That said, I think dinks and volleys are the main shots that you can improve on the wall. Looking at Dinks one of my favorite drills is to intentionally hit the ball to myself in uncomfortable positions so that I have to work on my tolerance to these more difficult balls.
You can see here that I’m intentionally going at my feet so that I either can decide to go for a volley dink or to pivot back and take it off the bounce. Looking at volleys, my favorite thing to do on the wall just goes as fast as I can and increase my threshold for how quickly I can react to these shots. You can go side to side and you can also alternate between patterns that train your control.
The most important thing when you’re doing wall drills, is you have references for keeping the ball low and target so that you can work on your placement. The ding pad is the perfect way to enhance your wall drill experience with perfectly positioned references that translate proportionately to a real court. The dink Pad can help you take your game to the next level. But actually guys, wall drills can be a simple way to get thousands of more reps per week.
They also can be incredible for firing up your reflexes as a warm-up for a rec game. Regardless of what you use them for, just know that they’re an awesome way to improve on your own. That said, while wall drills are great, you still need to practice on the court with a real player. If you want to fully prepare yourself for competition.
Drill Number 2
The next type of drilling is where I see most players getting it wrong. An important thing to consider is that practicing only makes us improve when we’re pushing our limits and putting forth the highest quality of intensity. At number two on our list, I want to go over how to intentionally drill our dinking. Most players can dink back and forth easily, but how many times have you been at the kitchen and accidentally popped the ball up because you were unprepared for a more difficult shot?
The main thing to work on while dinking is hitting more difficult dinks and responding to more difficult dinks. To do this, you want to work on them both cross-court and down the line. All you want to do in this drill is work on moving your partner around the kitchen with push dinks, where you go deeper into the pressurized zone of the kitchen to your opponent’s sides. These are their weak points.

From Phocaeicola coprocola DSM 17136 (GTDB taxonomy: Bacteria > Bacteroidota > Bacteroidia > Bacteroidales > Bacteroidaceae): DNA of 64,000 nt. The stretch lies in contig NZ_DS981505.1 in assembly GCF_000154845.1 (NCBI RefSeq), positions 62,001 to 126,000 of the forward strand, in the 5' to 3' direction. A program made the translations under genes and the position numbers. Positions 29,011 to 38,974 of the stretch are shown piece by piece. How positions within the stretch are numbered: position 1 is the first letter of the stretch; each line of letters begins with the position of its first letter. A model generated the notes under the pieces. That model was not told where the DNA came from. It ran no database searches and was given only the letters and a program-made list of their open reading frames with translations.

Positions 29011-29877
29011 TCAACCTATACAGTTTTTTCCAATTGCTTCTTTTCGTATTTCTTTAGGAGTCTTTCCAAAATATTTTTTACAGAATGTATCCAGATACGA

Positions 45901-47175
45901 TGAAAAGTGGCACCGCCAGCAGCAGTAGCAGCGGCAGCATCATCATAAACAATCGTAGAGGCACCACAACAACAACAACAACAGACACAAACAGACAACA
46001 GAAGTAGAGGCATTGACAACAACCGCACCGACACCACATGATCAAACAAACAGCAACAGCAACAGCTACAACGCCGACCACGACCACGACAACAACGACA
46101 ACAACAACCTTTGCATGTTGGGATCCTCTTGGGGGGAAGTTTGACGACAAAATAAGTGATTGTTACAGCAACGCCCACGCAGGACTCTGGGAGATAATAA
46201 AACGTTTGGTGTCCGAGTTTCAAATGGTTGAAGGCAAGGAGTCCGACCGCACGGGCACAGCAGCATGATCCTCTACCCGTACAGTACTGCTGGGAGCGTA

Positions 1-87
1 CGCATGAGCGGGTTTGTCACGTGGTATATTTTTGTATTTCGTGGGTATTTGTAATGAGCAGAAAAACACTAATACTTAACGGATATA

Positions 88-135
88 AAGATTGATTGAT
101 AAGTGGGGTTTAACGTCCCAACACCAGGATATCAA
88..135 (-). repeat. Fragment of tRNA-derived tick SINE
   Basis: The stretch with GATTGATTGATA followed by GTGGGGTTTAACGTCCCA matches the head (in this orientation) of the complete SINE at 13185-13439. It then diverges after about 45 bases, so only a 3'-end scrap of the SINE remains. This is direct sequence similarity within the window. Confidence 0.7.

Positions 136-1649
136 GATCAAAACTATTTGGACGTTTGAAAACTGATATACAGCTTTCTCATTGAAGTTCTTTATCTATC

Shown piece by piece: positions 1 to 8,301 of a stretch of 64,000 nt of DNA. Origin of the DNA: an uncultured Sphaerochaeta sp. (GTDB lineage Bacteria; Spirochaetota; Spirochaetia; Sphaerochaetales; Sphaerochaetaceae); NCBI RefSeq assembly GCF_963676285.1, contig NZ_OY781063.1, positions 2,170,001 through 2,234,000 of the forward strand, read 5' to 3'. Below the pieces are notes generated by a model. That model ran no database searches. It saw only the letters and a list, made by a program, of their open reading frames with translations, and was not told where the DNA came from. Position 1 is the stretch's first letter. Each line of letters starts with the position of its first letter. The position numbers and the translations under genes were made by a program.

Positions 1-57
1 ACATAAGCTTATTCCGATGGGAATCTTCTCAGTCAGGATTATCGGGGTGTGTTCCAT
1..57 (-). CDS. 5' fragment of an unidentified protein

If they hit you a difficult, deeper dink, you should either take it out of the air or pivot back and take it off the bounce. When it’s tougher like this, this is where you should work on using more defensive dinks that land shorter in the box. What we want to avoid are dead dinks that sit up too much and give our opponents the opportunity to kill us.
Top players never just dink for the sake of dinking, you need to learn how to put your opponents under pressure and respond to the more difficult dinks that they use. Remember, this is also something that you can do on the dink pad if none of your friends want to drill, or you just want to seek your way to improve faster than your peers. This could be the method for you. You can also do drills that combine both dinking and volleys.
Here we start off in a dinking situation and after the first few shots the point is live and you can play it out half-court. This is hands down one of the best ways to drill your short game.
Drill Number 1
Our last method of the day ties everything else that we just went through together. You can think of this next drill as a way to simulate all the shots of a real game, but in a coordinated way that lets you focus on each shot individually. Our top way of drilling is skinny singles. This could be the best method of drilling minute-by-minute in terms of developing an advanced playing style.
The main way people play skinny singles is crosscourt. Essentially, you’re playing with all the rules of a normal game, but every ball needs to land on the right or left side of the court. You’re pretty much-simulating everything that happens in a normal point, but in a one-on-one format, this is where you can force yourself to use the advanced playing style of using drops to come in and get into a dinking situation.
If you don’t force yourself to come in here, it’ll be nearly impossible to win. Technically, you can also do this down the line. You’ll just need to serve down the line in order for this to work. You don’t need to do all these drills much to see incredible results. Even just a few ten-minute sessions per week can make a huge difference. I personally believe that the best time to do these is right before your rec games as a warm-up.
This way you go out to play having already practiced the key shots that you need. You can’t do most of these drills on your own, so remember to send this to your training partner. Except for wall drills with the dink pad, that is. And if you want to learn five of the most effective tactics to win games, watch the below video.